March 29th, 2012
07:46 AM GMT
(CNN) – Amazon founder and CEO Jeff Bezos plans to dive 14,000 feet below the surface and raise the F-1 engines that fired Neil Armstrong to the moon in July 1969.
Just days earlier, producer and director James Cameron lived out his own real-life adventure, plunging solo to the deepest point known in the world’s ocean – 35,800 feet under the surface.
Not to be outdone, British businessman Richard Branson has announced plans for his own deep dive. “The Puerto Rico Trench is the deepest place in the Atlantic and is deeper than Mount Everest is high,” Branson says on the website.
“It should prove to be quite an adventure.”
A bevy of wealthy entrepreneurs are setting off for extremes, be it the depth of the ocean or the widths of space.
“The basics of human survival are shelter and security,” James Carter, CEO of Be Legendary, a company offering surviving retreats, told CNN. “Executives, if they've ever lived in that world, have completely forgotten what it's like.”
Bezos says it is his passion for science that made him want to recover the five F-1 engines powering the Saturn V rocket. “I was five years old when I watched Apollo 11 unfold on television, and without any doubt it was a big contributor to my passions for science, engineering, and exploration,” Bezos writes on his blog.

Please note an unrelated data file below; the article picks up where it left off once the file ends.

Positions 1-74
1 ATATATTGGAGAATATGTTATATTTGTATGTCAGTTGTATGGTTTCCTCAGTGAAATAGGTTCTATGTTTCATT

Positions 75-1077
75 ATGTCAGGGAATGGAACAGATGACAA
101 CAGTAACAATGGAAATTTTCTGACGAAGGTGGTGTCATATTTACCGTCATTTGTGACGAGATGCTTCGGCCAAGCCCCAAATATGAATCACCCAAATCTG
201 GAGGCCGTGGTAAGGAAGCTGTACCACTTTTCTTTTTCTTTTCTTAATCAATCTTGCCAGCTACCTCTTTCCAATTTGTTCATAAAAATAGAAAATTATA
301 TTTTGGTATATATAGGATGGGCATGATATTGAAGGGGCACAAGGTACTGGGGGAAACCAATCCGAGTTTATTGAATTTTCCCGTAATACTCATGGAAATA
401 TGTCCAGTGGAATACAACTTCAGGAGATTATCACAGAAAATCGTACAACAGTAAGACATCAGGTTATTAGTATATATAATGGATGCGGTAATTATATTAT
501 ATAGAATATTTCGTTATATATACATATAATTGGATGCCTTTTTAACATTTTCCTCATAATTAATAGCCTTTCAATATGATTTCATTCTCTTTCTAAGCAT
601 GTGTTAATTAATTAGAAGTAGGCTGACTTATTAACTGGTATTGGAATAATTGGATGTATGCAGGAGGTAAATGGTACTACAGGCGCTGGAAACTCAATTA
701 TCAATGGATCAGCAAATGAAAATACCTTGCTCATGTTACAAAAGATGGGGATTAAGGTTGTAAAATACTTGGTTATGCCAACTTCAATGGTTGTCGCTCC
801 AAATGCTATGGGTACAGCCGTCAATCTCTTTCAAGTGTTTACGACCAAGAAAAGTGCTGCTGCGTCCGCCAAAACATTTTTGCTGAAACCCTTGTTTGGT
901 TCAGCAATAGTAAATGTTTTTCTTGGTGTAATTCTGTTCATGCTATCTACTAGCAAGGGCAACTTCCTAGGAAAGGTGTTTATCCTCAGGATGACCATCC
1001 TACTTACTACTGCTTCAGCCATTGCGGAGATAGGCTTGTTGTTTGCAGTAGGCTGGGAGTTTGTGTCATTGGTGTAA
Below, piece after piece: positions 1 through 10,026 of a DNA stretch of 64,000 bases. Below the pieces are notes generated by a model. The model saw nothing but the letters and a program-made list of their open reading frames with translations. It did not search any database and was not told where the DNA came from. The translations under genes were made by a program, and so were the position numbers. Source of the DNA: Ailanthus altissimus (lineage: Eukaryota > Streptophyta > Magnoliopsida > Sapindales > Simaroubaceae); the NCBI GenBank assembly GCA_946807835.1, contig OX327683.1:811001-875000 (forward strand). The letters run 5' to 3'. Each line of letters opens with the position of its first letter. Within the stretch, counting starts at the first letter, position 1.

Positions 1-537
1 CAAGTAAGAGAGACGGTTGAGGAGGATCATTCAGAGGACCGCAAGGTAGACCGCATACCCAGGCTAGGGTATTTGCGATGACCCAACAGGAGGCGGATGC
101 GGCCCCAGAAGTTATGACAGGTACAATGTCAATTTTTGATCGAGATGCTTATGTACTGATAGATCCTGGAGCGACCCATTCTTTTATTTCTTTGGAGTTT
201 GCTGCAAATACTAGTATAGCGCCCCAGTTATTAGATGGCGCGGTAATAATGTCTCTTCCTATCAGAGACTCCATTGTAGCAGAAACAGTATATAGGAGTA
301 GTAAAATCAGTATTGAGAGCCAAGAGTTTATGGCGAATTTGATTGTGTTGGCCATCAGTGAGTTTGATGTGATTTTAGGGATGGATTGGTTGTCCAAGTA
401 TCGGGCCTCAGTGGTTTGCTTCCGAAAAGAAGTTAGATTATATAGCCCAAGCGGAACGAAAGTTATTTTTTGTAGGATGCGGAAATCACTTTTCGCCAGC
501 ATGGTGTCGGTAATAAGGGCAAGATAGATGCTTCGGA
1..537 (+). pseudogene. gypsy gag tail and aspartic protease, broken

Oscar-winning director and filmmaker Cameron tweeted on Monday “Just arrived at the ocean's deepest pt. Hitting bottom never felt so good.”
Wealthy adventurers also head to the other direction. Charles Simonyi, chairman, CTO and founder of Intentional Software Corporation conducted his second trip to the International Space Station ISS in 2009.
He joins Internet entrepreneur Mark Shuttleworth, businessman Dennis Tito and video game programmer Richard Garriott, just to name a few. The world’s premier space exploration company, Space Adventures, started space trips to the ISS in 1998.
Yanik Silver, a serial Internet entrepreneur and self-made millionaire founded Maverick Business Adventure. The exclusive club for wealthy entrepreneurs offers adventures such as high speed evasive driving, combat pistol shooting, parabolic flights to experience zero gravity, ice climbing on a glacier, wildlife safaris and extreme scuba diving.
He says the extreme adventures not only brought a sense of accomplishment but also serve as a source for ideas and business strategy.
Thrill-seeking executives risk dangers, but adventurer and businessman Steve Fossett met his demise died on a recreational flight. The 63-year-old millionaire’s single-engine plane disappeared in September 2007 in the east-central mountains of California and was discovered a year later. Fossett was the first person who flew uninterrupted around the world in a hot air balloon. With 76 hours in a lightweight plane, he completed the longest non-stop flight in aviation history, the New York Times reported.
After all, businessman or not, extreme adventures can be tough, as James Cameron tweeted after resurfacing last Monday. “Back from trip to deepest pl on Earth -#oceans hadal zone. Puts a new spin on "to hell and back". Good to see the sunshine.”
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